WHO Calls For Action On Health Staff Migration
A WHO report highlights the need for governments and leaders in the WHO European Region to better manage health personnel issues, including migration, by improving data collection, developing effective policies and reducing migration’s negative effects.
The report – a policy brief entitled "How can the migration of health service professionals be managed so as to reduce any negative effects on supply?" – was prepared for the WHO European Ministerial Conference on Health Systems, which takes place this week in Tallinn, Estonia. It outlines how the effective management of health worker migration is critical to ensuring solid and functioning health systems in both source countries – those that health workers leave – and destination countries – those recruiting and receiving increased numbers of migrant health workers.
“Like anyone, health workers have the right to travel and seek a better life. At the same time, people in countries hard-hit by emigration have the right to health. Technical solutions must be found to balance the right to migrate with the right for all to have access to a well-functioning health system, and there are ethical dimensions also to be considered,” said Dr Nata Menabde, Deputy Regional Director, WHO Regional Office for Europe. “Countries have to know what is needed ahead in terms of training, rather than relying on immediate needs and then ‘buying up’ personnel to fill the gaps. Training has to be robustly planned: countries need to train enough personnel, but not to train simply for export.”
The international mobility of health professionals has been a growing feature of the global health agenda since the late 1990s. In the WHO European Region, the accession of more countries to the European Union (EU) since 2004 has increased health workers’ scope for migration. The WHO report underlines that some countries, particularly those in the eastern part of the European Region, are concerned about the emigration of health workers as a result of EU accession. In Croatia, for example, research found that 76% of final-year medical students would consider emigrating if they could not pursue their desired specialties in their home country. The preferred destination was the EU and the most frequent reason cited for emigration was a higher salary.
Health worker migration has both positive and negative effects on health systems. It can solve staff shortages in some countries, assist countries with an oversupply of staff and enable individual health workers to improve their opportunities and standard of living. On the other hand, migration can create additional shortages of health workers in countries that already lack staff and undermine the quality of and access to health care. It can also affect health workers’ morale and help to weaken health systems that may already be fragile.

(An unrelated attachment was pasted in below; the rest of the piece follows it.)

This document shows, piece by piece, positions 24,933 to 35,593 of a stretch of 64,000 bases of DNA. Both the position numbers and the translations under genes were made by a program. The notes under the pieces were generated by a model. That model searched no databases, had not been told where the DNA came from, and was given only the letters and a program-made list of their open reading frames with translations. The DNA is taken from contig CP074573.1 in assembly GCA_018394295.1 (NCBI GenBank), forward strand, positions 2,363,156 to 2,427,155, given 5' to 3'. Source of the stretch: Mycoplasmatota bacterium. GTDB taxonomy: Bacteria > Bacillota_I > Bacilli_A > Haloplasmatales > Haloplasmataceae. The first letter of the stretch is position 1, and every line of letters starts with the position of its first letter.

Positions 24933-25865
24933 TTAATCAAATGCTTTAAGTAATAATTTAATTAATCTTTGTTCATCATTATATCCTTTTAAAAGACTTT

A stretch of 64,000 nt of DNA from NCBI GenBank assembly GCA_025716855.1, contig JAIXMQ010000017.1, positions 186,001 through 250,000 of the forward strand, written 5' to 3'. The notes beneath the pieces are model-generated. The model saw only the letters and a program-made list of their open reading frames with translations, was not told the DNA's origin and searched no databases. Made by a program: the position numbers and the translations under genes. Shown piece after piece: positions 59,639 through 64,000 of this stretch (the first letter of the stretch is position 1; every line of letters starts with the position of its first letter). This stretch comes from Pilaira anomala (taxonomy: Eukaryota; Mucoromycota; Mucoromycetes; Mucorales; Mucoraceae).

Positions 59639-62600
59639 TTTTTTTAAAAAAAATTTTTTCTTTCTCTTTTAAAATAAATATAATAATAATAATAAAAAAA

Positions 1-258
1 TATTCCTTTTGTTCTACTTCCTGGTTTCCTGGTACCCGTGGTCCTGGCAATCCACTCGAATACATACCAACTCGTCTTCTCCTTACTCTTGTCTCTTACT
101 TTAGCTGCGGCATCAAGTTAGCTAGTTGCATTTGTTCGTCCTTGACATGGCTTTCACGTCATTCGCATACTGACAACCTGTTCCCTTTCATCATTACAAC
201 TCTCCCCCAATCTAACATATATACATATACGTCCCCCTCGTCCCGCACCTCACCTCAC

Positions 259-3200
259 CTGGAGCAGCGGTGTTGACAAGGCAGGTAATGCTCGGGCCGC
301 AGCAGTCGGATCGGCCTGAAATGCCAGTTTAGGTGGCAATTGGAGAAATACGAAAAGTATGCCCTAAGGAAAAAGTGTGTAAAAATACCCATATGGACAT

The global shortage of health workers compounds the problem. WHO estimates a global shortage of over 4.3 million health workers, with 57 countries experiencing critical shortages. Migration from the countries with the worst shortages has increased substantially over the past 30 years. WHO research shows that foreign-born doctors currently average 18%, and foreign-born nurses, 11%, of the totals in countries belonging to the Organisation for Economic Co-operation and Development (OECD). Increases have been particularly large in the European Region, where the average annual growth in foreign-trained doctors and nurses can reach up to 30% in some countries.
"How can the migration of health service professionals be managed so as to reduce any negative effects on supply?" stresses the complex dynamics of international mobility, migration and recruitment, including individual motives and governments’ different approaches to managing, facilitating or attempting to limit the outflow or inflow of health workers. It underlines that migration is part of the broader dynamic of change and mobility in health care labour markets, and in policy terms should therefore not be addressed in isolation.
The issue of managing the health workforce will be very present at the Ministerial Conference. “With ageing populations and the increasing burden of disease, we know that demand for health workers will increase, meaning emigration trends are likely to persist. What is crucial now is for European countries to adopt an ethical approach to their health worker needs and thereby reduce the negative impacts of migration on health systems in developing countries,” said the Honourable Mary Robinson, former President of Ireland, President of Realizing Rights: the Ethical Globalization Initiative and Co-Chair of the Health Worker Migration Global Advisory Council, a group set up by the Global Health Workforce Alliance as part of its work to identify and implement solutions to the health workforce crisis.